However, the only thing Scott finds in the billionaire’s vault is what he thinks is a motorcycle suit. After he puts the suit on, he realizes it allows him to shrink to ant size. The theft was orchestrated by the suit’s creator, Hank Pym (Michael Douglas) as a test of Lang’s skills. See, Pym’s protege Darren Cross (Corey Stoll), has used Pym’s designs to create his own shrinking battle suit, one he is willing to sell to the highest bidder, no matter who that bidder will kill with it. Pym wants Lang to steal the designs from Cross to keep them from being used for nefarious purposes. Lang quickly signs on, much to the chagrin of Pym’s daughter, Hope (Evangeline Lily), who wanted the assignment for herself.

Antman screen grabThe reason given for Pym choosing Scott over Hope is that Scott is expendable and Pym dares not to lose his daughter. This is where the questions begin, because if he was that concerned about her, why did he have Hope work as his inside woman in Cross’ company, keeping tabs on an man who has no compunction about killing an employee for as little as speaking up in a meeting. And why wouldn’t Hope be a better choice, as she already has a high level access in the company, and would be able to sabotage the development of Cross’ suit from the inside. She wouldn’t even need the Ant-Man suit to do it either.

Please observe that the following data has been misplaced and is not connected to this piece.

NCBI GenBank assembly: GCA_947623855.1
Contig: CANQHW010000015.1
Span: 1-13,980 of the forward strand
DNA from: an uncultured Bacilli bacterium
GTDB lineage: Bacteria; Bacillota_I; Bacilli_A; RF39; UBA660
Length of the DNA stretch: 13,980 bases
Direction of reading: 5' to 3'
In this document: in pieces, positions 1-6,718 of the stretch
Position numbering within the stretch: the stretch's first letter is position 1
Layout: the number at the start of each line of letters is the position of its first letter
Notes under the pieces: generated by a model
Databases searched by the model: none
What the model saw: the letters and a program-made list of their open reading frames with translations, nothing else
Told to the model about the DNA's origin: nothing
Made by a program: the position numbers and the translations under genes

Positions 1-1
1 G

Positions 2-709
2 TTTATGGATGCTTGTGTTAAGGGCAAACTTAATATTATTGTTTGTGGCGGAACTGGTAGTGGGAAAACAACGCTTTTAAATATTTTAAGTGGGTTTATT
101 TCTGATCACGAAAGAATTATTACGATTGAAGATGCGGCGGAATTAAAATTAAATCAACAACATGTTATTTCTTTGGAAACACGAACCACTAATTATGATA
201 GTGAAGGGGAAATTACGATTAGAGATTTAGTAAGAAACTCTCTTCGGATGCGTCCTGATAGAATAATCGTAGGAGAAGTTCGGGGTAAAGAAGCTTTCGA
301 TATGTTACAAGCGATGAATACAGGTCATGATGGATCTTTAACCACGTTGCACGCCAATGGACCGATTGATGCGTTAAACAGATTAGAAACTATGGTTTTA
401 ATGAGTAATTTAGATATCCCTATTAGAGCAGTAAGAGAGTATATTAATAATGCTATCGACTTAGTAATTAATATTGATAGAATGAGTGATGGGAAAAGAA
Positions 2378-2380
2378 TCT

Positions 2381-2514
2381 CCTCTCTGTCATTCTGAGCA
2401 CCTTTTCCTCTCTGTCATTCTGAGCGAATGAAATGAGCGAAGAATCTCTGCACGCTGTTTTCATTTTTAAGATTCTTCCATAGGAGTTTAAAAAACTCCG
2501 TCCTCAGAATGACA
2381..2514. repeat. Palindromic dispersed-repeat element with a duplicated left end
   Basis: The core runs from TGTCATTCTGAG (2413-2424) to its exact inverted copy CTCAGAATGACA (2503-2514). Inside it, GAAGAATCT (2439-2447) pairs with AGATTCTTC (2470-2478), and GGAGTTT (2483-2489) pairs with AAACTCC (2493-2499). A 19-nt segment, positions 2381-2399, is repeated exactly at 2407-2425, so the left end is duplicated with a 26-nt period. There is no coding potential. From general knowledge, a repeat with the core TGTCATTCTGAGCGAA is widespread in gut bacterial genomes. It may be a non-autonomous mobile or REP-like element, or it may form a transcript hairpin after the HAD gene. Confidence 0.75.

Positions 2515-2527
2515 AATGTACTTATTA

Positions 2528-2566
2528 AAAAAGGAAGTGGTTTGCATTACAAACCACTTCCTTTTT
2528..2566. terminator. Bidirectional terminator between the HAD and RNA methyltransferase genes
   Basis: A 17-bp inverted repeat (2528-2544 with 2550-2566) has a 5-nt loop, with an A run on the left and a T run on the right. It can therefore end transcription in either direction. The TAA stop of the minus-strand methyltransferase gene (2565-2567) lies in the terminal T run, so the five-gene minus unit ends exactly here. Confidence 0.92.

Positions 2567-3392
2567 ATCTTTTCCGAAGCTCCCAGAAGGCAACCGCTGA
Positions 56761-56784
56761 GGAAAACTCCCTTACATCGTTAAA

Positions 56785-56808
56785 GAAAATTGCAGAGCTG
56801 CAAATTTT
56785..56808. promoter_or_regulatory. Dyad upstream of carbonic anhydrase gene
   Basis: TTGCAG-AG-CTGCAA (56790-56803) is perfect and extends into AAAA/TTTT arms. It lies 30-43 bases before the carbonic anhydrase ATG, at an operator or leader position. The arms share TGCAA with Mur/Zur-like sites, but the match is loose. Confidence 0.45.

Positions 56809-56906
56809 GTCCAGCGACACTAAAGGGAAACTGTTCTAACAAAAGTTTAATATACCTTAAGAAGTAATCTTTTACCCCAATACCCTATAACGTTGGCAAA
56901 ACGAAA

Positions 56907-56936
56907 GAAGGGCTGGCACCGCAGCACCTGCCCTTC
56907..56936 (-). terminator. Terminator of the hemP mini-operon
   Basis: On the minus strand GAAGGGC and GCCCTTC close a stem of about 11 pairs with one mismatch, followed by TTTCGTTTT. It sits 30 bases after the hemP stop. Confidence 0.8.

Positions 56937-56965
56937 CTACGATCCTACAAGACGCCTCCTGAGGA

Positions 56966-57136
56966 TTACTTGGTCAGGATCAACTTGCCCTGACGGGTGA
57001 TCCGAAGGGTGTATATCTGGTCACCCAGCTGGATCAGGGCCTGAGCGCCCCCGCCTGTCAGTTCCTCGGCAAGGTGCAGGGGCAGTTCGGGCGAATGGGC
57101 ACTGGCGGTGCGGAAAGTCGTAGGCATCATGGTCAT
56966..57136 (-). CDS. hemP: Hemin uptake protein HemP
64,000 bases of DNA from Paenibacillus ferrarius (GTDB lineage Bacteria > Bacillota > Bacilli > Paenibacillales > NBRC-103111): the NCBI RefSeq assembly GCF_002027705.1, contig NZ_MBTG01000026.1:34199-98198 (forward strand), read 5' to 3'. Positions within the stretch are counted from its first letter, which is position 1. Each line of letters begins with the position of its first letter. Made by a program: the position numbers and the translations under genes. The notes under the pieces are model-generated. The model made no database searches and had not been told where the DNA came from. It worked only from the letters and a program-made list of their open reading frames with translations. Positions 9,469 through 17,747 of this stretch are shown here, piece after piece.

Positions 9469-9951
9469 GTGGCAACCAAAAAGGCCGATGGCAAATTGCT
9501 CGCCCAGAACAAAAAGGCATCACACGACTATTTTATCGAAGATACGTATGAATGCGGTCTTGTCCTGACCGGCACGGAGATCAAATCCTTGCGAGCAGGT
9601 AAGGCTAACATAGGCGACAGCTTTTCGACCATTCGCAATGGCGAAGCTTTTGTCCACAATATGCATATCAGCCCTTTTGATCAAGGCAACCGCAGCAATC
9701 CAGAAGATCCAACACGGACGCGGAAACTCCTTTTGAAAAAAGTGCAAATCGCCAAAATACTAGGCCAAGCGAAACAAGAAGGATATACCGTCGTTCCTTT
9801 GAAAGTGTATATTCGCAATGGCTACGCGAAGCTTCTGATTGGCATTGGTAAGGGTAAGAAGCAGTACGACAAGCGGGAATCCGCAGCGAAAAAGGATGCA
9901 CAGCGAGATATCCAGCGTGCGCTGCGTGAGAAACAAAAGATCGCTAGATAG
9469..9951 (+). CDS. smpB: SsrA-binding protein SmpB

In addition to that, Pym is a man who doesn’t want his technology used by the military, unless he is the one to use it. Cross has a highly advanced, weaponized version of the Ant-Man suit he created himself, yet still is obsessed with stealing Pym’s outdated 1980’s version of the technology. Cross is another edition of the poorly defined Marvel villain. He constantly reminds us that he is the “jilted protege of a father-figure-like mentor (with nary a flashback to back that up),” yet comes off more as a raving lunatic who completely ignores his expressed motivation at the end just to give the film a slam bang finale.

antman stillWho do we blame for these contradictions? Wright and Cornish? McKay and Rudd? Reed? Marvel Studios’ interference?  One from column A, one from column B? All of the above? Regardless, the studio would have been better off if it either delayed the movie, scrapped all of Wright’s stuff, and then started over or, you know, just let Wright direct it.